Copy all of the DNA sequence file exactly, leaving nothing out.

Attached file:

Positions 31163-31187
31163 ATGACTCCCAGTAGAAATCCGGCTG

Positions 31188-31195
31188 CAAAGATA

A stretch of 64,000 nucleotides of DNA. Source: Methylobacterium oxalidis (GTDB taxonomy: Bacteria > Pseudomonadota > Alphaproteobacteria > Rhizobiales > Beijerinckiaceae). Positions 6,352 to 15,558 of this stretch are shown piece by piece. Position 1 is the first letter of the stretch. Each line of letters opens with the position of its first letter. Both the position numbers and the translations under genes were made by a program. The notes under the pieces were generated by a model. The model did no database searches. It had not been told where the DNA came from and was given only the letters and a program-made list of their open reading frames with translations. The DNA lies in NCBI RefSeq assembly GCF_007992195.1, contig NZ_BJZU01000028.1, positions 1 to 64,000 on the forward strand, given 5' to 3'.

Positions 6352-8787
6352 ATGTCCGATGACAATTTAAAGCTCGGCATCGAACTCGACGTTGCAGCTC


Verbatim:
Positions 31163-31187
31163 ATGACTCCCAGTAGAAATCCGGCTG

Positions 31188-31195
31188 CAAAGATA

A stretch of 64,000 nucleotides of DNA. Source: Methylobacterium oxalidis (GTDB taxonomy: Bacteria > Pseudomonadota > Alphaproteobacteria > Rhizobiales > Beijerinckiaceae). Positions 6,352 to 15,558 of this stretch are shown piece by piece. Position 1 is the first letter of the stretch. Each line of letters opens with the position of its first letter. Both the position numbers and the translations under genes were made by a program. The notes under the pieces were generated by a model. The model did no database searches. It had not been told where the DNA came from and was given only the letters and a program-made list of their open reading frames with translations. The DNA lies in NCBI RefSeq assembly GCF_007992195.1, contig NZ_BJZU01000028.1, positions 1 to 64,000 on the forward strand, given 5' to 3'.

Positions 6352-8787
6352 ATGTCCGATGACAATTTAAAGCTCGGCATCGAACTCGACGTTGCAGCTC